Police eventually entered the apartment on the right. Inside, they found the suspected drug dealer who was the initial target of their investigation.


In the Fayette County Circuit Court, a grand jury charged respondent with trafficking in marijuana, first-degree trafficking in a controlled substance, and second-degree persistent felony offender status. Respondent filed a motion to suppress the evidence from the warrantless search, but the Circuit Court denied the motion. The Circuit Court concluded that the officers had probable cause to investigate the marijuana odor and that the officers “properly conducted [the investigation] by initially knocking on the door of the apartment unit and awaiting the response or consensual entry.” App. To Pet. For Cert. 9a. Exigent circumstances justified the warrantless entry, the court held, because “there was no response at all to the knocking,” and because “Officer Cobb heard movement in the apartment which he reasonably concluded were persons in the act of destroying evidence, particularly narcotics because of the smell.” Ibid. Respondent then entered a conditional guilty plea, reserving his right to appeal the denial of his suppression motion. The court sentenced respondent to 11 years' imprisonment.

The Kentucky Court of Appeals affirmed. It held that exigent circumstances justified the warrantless entry because the police reasonably believed that evidence would be destroyed. The police did not impermissibly create the exigency, the court explained, because they did not deliberately evade the warrant requirement.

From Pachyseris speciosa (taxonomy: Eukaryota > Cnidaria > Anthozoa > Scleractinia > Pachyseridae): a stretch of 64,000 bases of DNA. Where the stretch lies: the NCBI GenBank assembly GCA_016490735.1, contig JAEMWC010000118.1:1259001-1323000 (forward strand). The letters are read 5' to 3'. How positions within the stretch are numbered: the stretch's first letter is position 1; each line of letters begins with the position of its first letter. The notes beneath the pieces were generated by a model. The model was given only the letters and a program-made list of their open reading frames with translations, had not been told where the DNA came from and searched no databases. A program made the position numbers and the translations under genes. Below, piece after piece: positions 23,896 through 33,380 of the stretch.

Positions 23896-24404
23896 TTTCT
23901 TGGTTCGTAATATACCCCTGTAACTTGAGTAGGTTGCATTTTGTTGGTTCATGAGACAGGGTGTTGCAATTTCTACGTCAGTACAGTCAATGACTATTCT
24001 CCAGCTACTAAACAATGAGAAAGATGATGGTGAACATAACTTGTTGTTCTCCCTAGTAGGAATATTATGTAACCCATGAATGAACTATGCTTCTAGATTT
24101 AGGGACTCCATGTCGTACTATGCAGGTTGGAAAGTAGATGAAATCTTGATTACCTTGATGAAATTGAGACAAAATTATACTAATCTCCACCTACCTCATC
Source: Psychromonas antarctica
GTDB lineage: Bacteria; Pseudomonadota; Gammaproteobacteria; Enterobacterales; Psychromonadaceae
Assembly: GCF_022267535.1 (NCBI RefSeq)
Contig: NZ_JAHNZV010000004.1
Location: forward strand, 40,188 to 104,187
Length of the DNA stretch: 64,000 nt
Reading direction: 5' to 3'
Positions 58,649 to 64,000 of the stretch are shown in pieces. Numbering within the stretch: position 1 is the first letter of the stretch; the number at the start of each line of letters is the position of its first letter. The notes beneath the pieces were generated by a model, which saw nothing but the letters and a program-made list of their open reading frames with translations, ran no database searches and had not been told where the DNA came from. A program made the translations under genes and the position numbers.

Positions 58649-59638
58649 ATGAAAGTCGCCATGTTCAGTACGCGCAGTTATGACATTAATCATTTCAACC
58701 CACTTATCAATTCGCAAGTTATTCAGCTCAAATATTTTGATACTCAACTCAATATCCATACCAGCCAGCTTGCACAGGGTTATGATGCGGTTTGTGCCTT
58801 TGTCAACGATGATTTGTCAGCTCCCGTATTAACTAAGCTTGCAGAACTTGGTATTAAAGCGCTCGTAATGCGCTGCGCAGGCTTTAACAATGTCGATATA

The Supreme Court of Kentucky reversed. 302 S.W.3d 649 (2010). As a preliminary matter, the court observed that there was “certainly some question as to whether the sound of persons moving [inside the apartment] was sufficient to establish that evidence was being destroyed.” Id., at 655. But the court did not answer that question. Instead, it “assume[d] for the purpose of argument that exigent circumstances existed.” Ibid.

To determine whether police impermissibly created the exigency, the Supreme Court of Kentucky announced a two-part test. First, the court held, police cannot “deliberately creat[e] the exigent circumstances with the bad faith intent to avoid the warrant requirement.” Id., at 656 (internal quotation marks omitted). Second, even absent bad faith, the court concluded, police may not rely on exigent circumstances if “it was reasonably foreseeable that the investigative tactics employed by the police would create the exigent circumstances.” Ibid. (internal quotation marks omitted). Although the court found no evidence of bad faith, it held that exigent circumstances could not justify the search because it was reasonably foreseeable that the occupants would destroy evidence when the police knocked on the door and announced their presence. Ibid.